"Kevin Dutton is not the Messiah. But he's got a whole bunch of stories and parables that shed new light on how we are persuaded."

"Entertaining and sometimes illuminating."

Library Journal
Psychologist and research fellow (Faraday Inst. of Science & Religion, Univ. of Cambridge, UK) Dutton applies relatively new psychological, biological, and neurological research tools to better understand the secrets of successful split-second persuasion. Someone tries to persuade us to do something, usually sales oriented, approximately 400 times per day, and this results in a culture of persuasive coercion warranting serious research. Dutton summarizes the impact of the well-used techniques of superpersuaders, including magicians, scammers, and advertisers, and nicely simplifies them into his five key elements. These include keeping the message short, sharp, and simple; clarifying the person's perceived self-interest; surprising people with incongruous remarks; and extreme self-confidence. He also explains simple triggers that generate immediate trust, hidden pathways in the brain that lead us to believe something we know is false, how group dynamics can make us more tolerant or deepen our extremism, and even what we can learn from newborns about winning arguments. VERDICT Dutton's integration of new research techniques with his solid, frequently humorous style results in a valuable contribution to the psychology of human behavior that will appeal to advertising professionals, leaders of any organization, and psychology researchers, teachers, and students.—Dale Farris, Groves, TX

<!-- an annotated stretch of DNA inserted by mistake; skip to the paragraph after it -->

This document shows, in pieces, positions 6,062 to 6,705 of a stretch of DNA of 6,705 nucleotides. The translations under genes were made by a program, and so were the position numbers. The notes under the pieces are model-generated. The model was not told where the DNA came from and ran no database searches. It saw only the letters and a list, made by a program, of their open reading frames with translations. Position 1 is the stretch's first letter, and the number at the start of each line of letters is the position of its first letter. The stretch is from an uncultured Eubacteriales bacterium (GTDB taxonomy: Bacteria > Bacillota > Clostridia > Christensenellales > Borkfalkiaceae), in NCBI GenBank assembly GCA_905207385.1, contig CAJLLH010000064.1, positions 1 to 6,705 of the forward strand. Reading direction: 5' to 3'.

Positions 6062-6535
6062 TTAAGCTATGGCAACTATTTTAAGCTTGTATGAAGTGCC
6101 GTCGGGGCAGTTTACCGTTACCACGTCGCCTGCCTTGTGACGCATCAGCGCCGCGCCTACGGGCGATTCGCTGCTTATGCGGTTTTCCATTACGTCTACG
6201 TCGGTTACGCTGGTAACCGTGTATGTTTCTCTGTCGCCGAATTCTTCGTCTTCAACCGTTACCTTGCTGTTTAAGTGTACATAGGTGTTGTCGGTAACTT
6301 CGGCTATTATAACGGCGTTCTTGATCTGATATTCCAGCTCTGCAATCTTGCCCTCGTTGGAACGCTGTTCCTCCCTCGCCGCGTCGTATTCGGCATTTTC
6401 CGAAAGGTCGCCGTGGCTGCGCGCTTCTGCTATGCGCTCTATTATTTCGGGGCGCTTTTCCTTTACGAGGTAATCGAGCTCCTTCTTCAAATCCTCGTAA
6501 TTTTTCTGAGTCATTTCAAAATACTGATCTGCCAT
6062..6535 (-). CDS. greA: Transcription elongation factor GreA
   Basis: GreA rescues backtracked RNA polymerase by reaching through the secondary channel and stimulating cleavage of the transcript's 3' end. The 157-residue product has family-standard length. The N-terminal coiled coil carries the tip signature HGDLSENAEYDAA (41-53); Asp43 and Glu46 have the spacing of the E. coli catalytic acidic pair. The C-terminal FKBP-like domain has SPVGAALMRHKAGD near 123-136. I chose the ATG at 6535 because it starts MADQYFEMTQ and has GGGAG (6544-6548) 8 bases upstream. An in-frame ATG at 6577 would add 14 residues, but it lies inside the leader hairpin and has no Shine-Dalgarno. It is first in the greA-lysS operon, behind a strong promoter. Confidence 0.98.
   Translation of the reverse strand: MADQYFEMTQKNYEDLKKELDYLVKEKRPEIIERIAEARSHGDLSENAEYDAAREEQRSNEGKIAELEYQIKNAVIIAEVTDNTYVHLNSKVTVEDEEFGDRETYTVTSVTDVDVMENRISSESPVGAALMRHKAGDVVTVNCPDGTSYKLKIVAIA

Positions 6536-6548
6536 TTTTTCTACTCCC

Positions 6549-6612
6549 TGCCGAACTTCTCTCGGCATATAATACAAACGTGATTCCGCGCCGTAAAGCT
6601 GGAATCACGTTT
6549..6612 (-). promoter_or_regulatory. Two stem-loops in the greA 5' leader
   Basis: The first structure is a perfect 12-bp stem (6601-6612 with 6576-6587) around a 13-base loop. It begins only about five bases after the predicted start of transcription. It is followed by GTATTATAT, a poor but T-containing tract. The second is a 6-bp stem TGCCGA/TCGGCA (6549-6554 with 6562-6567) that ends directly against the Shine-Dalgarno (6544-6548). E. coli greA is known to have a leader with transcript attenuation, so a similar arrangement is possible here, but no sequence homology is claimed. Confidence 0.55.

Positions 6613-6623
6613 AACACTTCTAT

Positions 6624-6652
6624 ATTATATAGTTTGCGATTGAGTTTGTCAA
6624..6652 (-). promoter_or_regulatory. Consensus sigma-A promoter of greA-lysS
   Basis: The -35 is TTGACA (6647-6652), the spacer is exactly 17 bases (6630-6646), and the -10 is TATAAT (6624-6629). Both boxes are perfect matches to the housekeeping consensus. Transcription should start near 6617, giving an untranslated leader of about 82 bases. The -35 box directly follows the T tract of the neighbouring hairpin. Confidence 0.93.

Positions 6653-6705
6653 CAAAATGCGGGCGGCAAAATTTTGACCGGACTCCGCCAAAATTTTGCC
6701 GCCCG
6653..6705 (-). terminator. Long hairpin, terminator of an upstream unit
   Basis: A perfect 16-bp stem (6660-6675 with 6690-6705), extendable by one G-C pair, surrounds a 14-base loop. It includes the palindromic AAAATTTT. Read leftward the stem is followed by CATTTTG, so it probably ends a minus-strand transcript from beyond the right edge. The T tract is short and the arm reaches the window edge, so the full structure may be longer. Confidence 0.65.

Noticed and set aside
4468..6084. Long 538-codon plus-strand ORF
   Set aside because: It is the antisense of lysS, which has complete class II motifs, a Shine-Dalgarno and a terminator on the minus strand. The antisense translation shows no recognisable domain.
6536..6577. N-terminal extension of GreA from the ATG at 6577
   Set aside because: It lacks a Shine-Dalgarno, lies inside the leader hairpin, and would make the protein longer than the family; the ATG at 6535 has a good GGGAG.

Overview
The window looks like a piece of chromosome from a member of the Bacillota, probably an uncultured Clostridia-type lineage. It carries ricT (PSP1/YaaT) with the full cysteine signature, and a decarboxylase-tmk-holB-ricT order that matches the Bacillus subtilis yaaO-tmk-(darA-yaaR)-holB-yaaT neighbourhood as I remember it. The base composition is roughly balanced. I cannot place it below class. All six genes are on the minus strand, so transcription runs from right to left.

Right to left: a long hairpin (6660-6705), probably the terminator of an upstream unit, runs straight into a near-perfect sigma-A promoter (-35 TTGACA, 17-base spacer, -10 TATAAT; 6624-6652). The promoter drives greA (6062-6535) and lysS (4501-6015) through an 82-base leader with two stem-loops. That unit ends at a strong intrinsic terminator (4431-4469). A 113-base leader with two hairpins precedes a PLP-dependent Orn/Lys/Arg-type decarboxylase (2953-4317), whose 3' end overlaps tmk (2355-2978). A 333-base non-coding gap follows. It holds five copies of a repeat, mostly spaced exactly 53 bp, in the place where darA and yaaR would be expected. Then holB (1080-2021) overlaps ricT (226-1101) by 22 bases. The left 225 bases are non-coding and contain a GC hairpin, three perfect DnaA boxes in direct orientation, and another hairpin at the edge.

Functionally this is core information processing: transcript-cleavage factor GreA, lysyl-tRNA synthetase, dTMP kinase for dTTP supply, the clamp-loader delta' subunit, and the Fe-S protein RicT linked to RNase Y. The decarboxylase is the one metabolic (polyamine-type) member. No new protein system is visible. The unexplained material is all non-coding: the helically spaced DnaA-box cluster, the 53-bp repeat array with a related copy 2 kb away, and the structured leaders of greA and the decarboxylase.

Kirkus Reviews

Psychologist Dutton (Research Fellow/Cambridge Univ. Faraday Institute; co-editor,Why the Science and Religion Dialogue Matters: Voices from the International Society for Science and Religion, 2006) unravels the evolutionary roots of the art of persuasion.